Healing Machines. Work of an Eccentric? Or a Genius? By Pam Crooks

I recently read a fascinating story about an artist that once lived not far from me in the sandhills of Nebraska.  Emery Blagdon was born in 1907, the oldest of six children, and a farmer’s son.  He ended his education at a country school to work on the farm, but at age 18, he left home to drift around the country for ten years, riding the rails for adventure.

Once he returned home, however, he stayed home, surrounded by family. He never married, never had children.  He rarely bathed and wore his hair long, unusual for a man at the time, and donned baggy clothes that often needed laundering.  He chopped wood every day for heat, drew his water from a well, and grew all his own food.  Always a loner, his niece remembers him as being very kind, very gentle and quiet.  When his uncle died, leaving him the family’s 160-acre farm, Emery didn’t work the land but instead leased it, which provided him a modest income and allowed him to do what he loved best.

On the farm was a 800-square-foot shed that Emery devoted the next thirty years to making what he called “my pretties.”  He created metal sculptures using only what others called junk and a pair of pliers. Yet each creation, never measured, was symmetrical.  After the deaths of his parents, brother and sister from cancer, he hoped to heal people with the energy from his art.

Some called him crazy.  While the farm deteriorated from neglect, as did his personal appearance, neighbors couldn’t help but have reservations about him.  Yet inside the shed, which was practically falling apart around him, beams of light touched on bits of foil, wire, colorful beads, and ribbon.  Strings of blinking Christmas bulbs wound around the room.  Visitors report being light-headed, feeling overwhelmed, even out-of-breath.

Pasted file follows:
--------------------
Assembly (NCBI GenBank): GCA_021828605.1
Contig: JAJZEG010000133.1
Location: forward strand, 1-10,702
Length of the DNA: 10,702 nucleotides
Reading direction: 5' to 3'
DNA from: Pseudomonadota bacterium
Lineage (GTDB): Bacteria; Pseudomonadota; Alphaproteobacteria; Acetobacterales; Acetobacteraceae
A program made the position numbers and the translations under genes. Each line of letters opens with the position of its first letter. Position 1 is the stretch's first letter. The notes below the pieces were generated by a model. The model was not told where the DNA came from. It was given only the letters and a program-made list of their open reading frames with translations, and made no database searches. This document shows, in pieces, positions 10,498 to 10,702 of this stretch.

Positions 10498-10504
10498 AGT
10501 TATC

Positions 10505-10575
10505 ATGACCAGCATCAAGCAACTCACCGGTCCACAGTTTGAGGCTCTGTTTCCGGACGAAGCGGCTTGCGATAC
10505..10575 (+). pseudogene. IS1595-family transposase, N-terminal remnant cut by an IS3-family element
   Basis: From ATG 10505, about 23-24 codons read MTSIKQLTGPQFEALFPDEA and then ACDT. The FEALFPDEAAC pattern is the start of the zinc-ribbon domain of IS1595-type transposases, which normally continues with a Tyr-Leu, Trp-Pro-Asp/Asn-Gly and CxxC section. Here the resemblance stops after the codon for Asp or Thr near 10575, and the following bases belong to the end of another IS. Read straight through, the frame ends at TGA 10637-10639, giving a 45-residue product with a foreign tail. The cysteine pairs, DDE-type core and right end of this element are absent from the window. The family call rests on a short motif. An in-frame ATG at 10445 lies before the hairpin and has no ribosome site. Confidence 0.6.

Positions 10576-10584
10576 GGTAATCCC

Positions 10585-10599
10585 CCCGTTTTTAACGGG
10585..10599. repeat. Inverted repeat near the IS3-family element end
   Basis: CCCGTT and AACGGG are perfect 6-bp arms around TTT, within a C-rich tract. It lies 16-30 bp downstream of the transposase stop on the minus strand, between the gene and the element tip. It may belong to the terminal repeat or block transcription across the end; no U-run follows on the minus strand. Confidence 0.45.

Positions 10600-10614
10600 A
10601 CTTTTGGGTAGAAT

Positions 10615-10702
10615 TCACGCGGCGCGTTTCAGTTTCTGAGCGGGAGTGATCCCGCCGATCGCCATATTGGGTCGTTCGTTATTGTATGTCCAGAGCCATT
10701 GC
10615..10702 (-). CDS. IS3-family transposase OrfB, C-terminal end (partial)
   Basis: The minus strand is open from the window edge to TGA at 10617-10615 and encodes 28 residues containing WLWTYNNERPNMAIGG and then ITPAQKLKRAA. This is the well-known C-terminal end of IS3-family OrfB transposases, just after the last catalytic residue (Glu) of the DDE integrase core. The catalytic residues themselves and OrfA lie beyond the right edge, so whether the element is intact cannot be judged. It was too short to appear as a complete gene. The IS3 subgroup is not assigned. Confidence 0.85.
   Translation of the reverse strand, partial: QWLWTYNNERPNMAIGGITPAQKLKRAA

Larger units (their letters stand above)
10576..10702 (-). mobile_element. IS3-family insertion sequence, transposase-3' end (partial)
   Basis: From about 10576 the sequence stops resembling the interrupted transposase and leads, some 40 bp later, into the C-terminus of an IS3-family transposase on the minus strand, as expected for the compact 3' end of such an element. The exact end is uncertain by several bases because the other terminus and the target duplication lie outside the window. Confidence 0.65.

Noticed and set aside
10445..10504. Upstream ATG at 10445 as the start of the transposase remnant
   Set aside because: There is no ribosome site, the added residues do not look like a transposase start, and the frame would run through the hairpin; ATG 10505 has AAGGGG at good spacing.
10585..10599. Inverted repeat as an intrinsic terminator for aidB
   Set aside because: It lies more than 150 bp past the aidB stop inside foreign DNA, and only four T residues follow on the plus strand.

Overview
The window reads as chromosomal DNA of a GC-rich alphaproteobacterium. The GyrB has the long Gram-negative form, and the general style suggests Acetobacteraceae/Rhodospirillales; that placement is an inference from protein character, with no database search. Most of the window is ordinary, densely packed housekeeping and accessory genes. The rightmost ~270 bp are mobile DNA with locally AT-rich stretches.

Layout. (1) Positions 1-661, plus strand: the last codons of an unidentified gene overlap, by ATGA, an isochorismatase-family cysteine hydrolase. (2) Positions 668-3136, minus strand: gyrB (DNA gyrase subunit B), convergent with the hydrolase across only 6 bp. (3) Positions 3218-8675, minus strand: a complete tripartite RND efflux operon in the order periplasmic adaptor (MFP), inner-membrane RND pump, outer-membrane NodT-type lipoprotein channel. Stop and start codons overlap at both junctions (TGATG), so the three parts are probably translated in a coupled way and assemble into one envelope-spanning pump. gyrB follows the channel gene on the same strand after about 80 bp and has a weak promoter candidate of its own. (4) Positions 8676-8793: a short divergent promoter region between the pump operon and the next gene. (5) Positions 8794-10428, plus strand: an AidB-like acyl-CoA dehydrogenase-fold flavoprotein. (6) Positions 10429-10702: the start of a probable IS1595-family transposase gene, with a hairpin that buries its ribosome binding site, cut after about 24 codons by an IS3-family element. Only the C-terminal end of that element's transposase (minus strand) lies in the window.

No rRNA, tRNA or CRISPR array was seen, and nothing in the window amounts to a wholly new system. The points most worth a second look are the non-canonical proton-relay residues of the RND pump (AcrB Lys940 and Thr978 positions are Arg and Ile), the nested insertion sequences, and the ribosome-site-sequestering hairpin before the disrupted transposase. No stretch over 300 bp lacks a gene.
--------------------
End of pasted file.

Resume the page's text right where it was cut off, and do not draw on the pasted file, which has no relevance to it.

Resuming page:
Emery possessed books on science and physics yet depended on the elements for his energy fields, using ionic salts purchased from a pharmacy in North Platte, NE.  He befriended the pharmacist, and they became lifelong  friends.

Unfortunately, Emery succumbed to the cancer that took family members before him, and just as it seemed the healing machines he’d created to protect himself and others from illness would be dispersed and lost through an estate auction, his pharmacist friend bought the entire lot, including the shed, to preserve Emery’s works.

Over the course of several decades, Emery’s 600 ornate wire sculptures and 80 geometric paintings traveled the country and were eventually displayed in a New York gallery.  Pieces sold from $2,500 to $25,000. The remaining works, including the shed, was acquired by a foundation and donated to an art center in Wisconsin where they all remain today.

As far as the healing machines?  Did they really heal?  Well, they were indeed found to emit measurable electrical energy, but perhaps it was only the sheer rush of unexpected beauty that ripples through one’s body, giving him or her a dazzling hum of appreciation for Emery Blagdon’s passion.